Curtis Compton/AJC
Elijah Holyfield (13) and Brian Herrien (35, at left) will be competing for carries behind presumed starting tailback D'Andre Swift.

Where does Elijah Holyfield fit in Georgia backfield in 2018?

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Can you see a scenario where Elijah Holyfield gets a big chunk of the carries next year? I ask because he’s bigger, north-south runner, and is hungry. I don’t know if Swift can hold up if he gets 20 plus touches a game.
– Cdso4ever

Hey, I have a question for you guys. Do you think that Zamir White and D’Andre Swift will be Georgia’s one-two punch this season? Or do you think that one of the upperclassmen will instead step into the role along Swift?
– Jacob Cox

These two questions are related enough that we should take them together. It also allows me to expand on an answer I gave to Brandon Adams on the podcast Thursday. You might be getting my answer for the first time if you didn’t hear the podcast, which is ridiculous because you should be listening. Or you might have just skipped past my time on it, which is perfectly understandable. But anyway …

I fully expect De’Andre Swift to be the No. 1 back, and I don’t see any reason he can’t carry it 20 or more times a game if necessary. The reason we didn’t see him do that as a freshman is he didn’t need to, because of those two guys who are now at the NFL combine lifting the equivalent of Subaru hatchbacks. Yes, Swift is a speed-oriented runner, pun somewhat intended, but speed tailbacks can be volume runners, too. Sony Michel is a speed runner, and when Georgia didn’t have much else in 2015 (after the Nick Chubb injury) Michel regularly carried it 20 or more times per game. His career high was 26, which he did twice.

But ideally, Georgia doesn’t need Swift to carry it that many times. Which is what brings us to Holyfield. And the other guys.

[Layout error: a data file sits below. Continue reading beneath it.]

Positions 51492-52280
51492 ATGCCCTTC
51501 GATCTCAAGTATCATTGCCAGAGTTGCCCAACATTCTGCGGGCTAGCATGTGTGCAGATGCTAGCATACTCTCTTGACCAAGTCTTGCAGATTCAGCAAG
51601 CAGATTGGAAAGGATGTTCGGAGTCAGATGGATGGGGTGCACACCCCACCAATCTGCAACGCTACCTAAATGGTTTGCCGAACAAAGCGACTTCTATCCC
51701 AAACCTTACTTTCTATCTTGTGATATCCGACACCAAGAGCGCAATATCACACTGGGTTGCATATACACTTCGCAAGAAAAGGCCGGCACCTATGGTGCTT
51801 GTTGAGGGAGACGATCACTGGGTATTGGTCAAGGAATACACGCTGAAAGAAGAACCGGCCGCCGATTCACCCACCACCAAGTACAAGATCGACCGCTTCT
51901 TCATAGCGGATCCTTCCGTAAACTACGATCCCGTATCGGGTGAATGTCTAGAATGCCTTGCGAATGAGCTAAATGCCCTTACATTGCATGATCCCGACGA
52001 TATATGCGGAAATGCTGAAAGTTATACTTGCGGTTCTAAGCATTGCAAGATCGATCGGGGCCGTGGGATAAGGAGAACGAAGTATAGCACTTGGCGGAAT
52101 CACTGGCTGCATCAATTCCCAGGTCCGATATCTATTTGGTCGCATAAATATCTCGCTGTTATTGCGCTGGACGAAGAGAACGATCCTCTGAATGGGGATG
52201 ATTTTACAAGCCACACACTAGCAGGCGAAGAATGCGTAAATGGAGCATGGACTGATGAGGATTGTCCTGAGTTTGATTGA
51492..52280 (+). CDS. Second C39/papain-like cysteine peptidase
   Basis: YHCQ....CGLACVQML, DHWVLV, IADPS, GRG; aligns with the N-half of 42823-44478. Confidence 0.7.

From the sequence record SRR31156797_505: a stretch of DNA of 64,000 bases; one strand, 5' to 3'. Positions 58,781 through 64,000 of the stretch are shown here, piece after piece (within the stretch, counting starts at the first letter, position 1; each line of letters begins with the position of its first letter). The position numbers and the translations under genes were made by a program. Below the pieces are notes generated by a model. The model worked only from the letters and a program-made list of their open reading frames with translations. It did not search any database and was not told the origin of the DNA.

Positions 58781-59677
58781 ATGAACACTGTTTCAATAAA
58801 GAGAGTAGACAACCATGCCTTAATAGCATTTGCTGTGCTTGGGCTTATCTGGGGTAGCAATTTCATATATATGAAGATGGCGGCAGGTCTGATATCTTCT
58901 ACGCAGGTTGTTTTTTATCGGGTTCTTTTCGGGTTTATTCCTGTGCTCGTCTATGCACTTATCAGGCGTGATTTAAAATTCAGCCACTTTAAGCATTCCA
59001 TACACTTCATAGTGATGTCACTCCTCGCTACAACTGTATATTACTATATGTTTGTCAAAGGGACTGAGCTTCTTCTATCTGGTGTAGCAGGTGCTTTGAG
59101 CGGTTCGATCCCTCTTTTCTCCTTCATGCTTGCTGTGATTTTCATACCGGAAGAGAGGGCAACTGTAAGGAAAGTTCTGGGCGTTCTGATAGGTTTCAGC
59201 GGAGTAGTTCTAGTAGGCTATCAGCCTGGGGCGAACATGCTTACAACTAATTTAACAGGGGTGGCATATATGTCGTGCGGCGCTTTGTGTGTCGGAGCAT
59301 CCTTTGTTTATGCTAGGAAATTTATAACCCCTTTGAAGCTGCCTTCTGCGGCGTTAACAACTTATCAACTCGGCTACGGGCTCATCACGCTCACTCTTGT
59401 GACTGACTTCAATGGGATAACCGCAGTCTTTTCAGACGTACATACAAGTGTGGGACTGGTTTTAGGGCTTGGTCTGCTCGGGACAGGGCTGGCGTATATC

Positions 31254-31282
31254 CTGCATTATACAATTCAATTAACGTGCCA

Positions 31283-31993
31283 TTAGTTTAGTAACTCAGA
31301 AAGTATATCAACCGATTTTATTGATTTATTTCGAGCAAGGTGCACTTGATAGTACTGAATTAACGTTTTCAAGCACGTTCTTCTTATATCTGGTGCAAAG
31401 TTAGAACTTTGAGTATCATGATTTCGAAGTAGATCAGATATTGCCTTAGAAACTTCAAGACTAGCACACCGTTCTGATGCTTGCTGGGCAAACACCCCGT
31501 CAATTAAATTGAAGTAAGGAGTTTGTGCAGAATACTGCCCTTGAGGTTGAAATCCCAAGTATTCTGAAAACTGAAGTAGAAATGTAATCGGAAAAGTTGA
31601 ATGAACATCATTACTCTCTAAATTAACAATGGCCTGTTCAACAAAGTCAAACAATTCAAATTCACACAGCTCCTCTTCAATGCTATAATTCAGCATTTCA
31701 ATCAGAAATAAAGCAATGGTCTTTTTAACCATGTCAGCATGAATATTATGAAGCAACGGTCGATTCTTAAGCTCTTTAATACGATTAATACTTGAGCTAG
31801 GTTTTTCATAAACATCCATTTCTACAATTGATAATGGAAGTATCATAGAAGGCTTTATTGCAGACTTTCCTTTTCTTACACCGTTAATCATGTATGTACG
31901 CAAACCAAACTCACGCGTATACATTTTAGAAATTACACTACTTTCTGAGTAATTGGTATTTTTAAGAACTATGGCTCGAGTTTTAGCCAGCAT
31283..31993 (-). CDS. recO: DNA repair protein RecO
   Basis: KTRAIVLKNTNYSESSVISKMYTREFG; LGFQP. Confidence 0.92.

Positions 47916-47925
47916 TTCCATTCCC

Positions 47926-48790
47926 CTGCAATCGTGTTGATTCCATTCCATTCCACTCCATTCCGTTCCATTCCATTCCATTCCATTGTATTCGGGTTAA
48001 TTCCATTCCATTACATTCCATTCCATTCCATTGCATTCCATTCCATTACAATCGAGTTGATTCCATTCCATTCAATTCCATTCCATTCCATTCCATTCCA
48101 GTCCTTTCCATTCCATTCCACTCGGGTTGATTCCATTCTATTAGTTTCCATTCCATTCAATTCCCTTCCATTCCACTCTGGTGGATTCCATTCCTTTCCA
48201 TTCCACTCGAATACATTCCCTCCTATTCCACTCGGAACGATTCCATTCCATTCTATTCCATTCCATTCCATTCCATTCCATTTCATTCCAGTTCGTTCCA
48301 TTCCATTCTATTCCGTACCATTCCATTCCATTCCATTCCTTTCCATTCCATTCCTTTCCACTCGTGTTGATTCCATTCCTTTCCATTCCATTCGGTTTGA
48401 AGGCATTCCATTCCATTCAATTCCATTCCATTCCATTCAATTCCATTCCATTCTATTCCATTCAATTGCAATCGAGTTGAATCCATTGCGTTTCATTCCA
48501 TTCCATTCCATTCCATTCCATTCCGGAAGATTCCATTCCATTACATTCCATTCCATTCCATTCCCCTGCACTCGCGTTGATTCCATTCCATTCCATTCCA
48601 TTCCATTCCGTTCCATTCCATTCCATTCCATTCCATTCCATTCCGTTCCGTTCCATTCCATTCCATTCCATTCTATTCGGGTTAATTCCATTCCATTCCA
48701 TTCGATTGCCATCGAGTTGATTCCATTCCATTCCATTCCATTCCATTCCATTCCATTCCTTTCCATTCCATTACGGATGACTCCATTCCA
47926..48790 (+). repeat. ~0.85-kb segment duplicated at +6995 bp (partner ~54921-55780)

Georgia would be better off if someone besides Swift emerges as a consistent threat, and two others would be even better. We saw that last season. It made Georgia’s offense that much better as drives and games went along. It takes pressure off the passing game.

Right now it’s hard to see Georgia being as great at tailback as it was in 2017. Swift could be really, really good, but does the rest of the group include players who make this a two- or three-headed monster? My guess is not yet. But I wouldn’t rule it out.

Brian Herrien has more experience, but Holyfield’s cause may be helped by being a more physical, between-the-tackles runner. That would make Holyfield a more likely change of pace from Swift.

White, of course, is working his way back from an ACL injury. I get that everyone’s optimistic about his return, but he was hurt fairly late in his senior high school season – around the same time as Todd Gurley in his junior season at Georgia, and Gurley didn’t play until a few weeks into his rookie season with the Rams.

James Cook, on the other hand, should be ready to go, and he will be a factor. Dell McGee, when I spoke to him in December, put Cook more in the mold of Herrien and Swift, while White is more along the lines of Holyfield.

“Zamir is a big back. … James is a little smaller but he’s very, very good on the edge and the perimeter,” McGee said. “He has a different skill set. So it’s up to us as coaches to find the right ways to utilize everyone’s skill set. And with time and the right weight program, James will develop physically.”

Bottom line: Georgia’s backfield is going to look different in 2018, and probably will have a different formula. Whereas last season the carries and big runs could be spread among three stars, this season it will begin as a more top-heavy unit, meaning Swift and other contenders. But there’s enough talent there that it may not finish that way.

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